Marco Reus - Germany′s David Beckham? | Bundesliga | DW | 13.03.2015
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Marco Reus - Germany's David Beckham?

Marco Reus might be 14 years David Beckham's junior, but Germany's most prized footballer has a number of remarkable things in common with the football icon. Jonathan Harding explains.

When Marco Reus went down after a heavy challenge in Dortmund's cup game against Dresden, the commentator said: "The entire nation has just breathed in nervously." Apart from perhaps most Schalke fans, this really is how Germany feels about Marco Reus. While Mario Götze might have scored the winner for Germany in the 2014 World Cup final, it's Reus that is the country's prized footballing asset. With that in mind, perhaps David Beckham isn't an absurd comparison to make.

Let's look at the evidence. Like Beckham then and now, Reus is starting to market himself in a way that millions of young men, football fans or not, are adopting. His hairstyle is one of the original short sides, frozen-stiff-with-wax tops - Beckham sported it once, amongst others. Reus is one of Puma's biggest clients and even sported different colored boots for a spell - which, like Beckham's Adidas Predators, grew trendy. Reus has also developed handshakes for different teammates. No doubt that as you read this there are endless numbers of amateur footballers across the world exchanging greetings that Marco would approve of.

So far it's hard to disagree, although Reus has got Beckham beat when it comes to injuries. Beckham had his fair share over his career, but in the last 15 months Reus has suffered from four major injuries. Oh and not only did Reus actually miss a World Cup due to injury - Beckham recovered in time to make the 2002 one - but he missed out on a winning campaign, something Beckham can only watch black and white videos of.

Despite the injuries, Reus has still been doing it on the pitch. Which, in truth is what counts. You can't be a superstar (or perhaps a superhero is more appropriate for Marco) if you aren't regularly performing exceptionally. Last season, Reus notched 16 goals and assisted 13 in the league. After returning from injury this season, he has scored five goals and assisted one in his last seven games. Although Beckham wasn't a winger in the same way Reus is, the pair both delivered under pressure.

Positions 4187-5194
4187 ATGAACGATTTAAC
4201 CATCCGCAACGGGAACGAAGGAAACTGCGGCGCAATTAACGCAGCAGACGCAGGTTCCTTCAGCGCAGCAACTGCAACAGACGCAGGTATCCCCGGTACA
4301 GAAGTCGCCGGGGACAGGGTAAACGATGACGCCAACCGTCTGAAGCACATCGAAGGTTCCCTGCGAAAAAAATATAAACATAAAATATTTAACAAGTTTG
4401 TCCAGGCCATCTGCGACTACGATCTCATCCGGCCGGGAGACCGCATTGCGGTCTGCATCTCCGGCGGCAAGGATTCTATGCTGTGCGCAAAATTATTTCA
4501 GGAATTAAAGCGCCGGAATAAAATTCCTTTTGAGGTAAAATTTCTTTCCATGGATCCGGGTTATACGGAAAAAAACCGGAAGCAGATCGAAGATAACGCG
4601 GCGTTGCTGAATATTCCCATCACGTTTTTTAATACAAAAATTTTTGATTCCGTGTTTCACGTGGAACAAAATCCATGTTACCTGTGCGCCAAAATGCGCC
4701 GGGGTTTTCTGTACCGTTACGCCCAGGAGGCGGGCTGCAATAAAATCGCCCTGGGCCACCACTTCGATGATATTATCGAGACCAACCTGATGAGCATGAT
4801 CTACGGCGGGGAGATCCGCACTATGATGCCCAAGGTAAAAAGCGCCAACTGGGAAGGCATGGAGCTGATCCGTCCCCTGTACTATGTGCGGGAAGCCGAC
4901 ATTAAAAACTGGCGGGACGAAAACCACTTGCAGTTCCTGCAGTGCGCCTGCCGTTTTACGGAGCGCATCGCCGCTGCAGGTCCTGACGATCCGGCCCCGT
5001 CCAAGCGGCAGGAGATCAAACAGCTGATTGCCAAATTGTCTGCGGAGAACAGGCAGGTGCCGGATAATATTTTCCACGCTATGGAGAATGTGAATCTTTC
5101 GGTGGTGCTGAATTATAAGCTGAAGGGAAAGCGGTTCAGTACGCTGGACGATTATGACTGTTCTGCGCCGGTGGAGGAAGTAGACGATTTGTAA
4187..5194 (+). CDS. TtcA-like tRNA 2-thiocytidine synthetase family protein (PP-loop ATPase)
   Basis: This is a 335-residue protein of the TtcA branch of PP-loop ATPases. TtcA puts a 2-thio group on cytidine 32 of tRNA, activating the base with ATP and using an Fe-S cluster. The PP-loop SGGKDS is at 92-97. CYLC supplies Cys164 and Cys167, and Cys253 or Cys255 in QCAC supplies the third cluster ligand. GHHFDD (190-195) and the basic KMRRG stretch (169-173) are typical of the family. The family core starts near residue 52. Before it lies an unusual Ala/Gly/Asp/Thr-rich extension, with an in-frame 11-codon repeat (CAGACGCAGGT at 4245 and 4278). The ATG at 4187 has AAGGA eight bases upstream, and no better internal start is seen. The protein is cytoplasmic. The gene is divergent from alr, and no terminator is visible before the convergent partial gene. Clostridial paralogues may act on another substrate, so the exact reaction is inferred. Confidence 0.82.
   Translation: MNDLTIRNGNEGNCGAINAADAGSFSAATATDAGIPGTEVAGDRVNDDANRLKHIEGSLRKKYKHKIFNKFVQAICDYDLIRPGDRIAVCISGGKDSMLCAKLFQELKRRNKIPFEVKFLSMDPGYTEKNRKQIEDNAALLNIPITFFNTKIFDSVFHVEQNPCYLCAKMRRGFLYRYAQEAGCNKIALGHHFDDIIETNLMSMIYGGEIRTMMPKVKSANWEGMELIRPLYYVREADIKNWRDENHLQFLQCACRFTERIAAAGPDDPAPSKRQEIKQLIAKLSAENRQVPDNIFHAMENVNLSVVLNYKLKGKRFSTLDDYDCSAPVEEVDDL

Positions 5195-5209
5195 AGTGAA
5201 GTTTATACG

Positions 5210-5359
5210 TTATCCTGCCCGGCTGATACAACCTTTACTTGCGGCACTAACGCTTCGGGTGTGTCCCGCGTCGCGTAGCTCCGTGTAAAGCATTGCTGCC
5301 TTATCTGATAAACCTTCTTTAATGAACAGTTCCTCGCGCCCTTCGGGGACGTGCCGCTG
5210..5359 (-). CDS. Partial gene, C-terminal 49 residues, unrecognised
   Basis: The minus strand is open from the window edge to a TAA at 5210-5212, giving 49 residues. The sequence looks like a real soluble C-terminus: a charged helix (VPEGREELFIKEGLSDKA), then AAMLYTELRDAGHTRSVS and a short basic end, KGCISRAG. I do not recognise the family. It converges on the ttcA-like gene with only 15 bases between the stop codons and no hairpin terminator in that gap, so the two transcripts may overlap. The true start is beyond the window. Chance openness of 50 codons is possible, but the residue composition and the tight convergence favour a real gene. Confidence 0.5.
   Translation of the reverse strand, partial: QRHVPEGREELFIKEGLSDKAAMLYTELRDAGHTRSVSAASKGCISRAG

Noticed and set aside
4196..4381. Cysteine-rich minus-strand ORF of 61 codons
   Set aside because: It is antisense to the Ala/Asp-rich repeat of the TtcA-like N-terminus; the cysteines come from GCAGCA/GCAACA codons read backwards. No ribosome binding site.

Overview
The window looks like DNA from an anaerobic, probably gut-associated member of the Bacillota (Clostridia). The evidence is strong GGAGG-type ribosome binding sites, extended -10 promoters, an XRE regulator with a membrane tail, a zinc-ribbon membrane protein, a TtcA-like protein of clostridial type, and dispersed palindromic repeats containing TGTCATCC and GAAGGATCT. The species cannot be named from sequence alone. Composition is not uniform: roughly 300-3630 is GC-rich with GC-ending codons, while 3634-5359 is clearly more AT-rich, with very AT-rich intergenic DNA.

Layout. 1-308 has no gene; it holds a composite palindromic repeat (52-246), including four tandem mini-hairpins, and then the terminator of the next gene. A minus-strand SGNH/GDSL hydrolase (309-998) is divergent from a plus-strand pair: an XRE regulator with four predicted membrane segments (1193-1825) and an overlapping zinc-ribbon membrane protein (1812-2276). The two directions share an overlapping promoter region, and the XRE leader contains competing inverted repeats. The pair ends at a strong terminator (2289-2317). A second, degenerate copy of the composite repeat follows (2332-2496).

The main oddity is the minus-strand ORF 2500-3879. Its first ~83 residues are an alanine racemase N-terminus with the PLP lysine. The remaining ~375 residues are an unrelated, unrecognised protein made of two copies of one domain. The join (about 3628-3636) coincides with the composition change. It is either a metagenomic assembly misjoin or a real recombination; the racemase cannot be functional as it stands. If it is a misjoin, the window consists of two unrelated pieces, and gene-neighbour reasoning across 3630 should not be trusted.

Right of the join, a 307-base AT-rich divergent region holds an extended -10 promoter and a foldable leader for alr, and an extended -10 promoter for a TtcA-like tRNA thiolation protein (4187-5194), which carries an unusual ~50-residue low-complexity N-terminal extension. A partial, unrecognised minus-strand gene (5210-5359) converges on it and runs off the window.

Reus might not be spotted sporting his own underwear on billboards across Germany, but his use of the world's favorite three emoticons has been used on his own MRXI fashion label (a must for any modern football superstar). This, of course, is linked through his own smart and simple website. The internet, social media in particular, offers him a platform Beckham never really had when he was playing. The all-encompassing manner of Twitter, for example, means it's never been easier for Reus to communicate with his near two million followers.

Granted, Reus has some time left in the game. A big money move abroad beckons (and, at the rate of development, will surely happen) and perhaps even greater global recognition. More intriguingly is whether Reus will undertake the same sort of off-field growth that Beckham did. In 1998, Beckham changed his hair every six months and sounded like a footballer lost in clichés. Now, he wears immaculate suits and interviews with a calm intelligence. Were Reus to do the same, he'd become a modern-era first for Germany - and at a time when German football is more popular than ever.

Of course, Reus would also have to expand his charitable work, get a few more tattoos and marry a successful and memorable woman, but for the comparison not to be completely laughed off certainly does say a lot about how far the 25-year-old could go.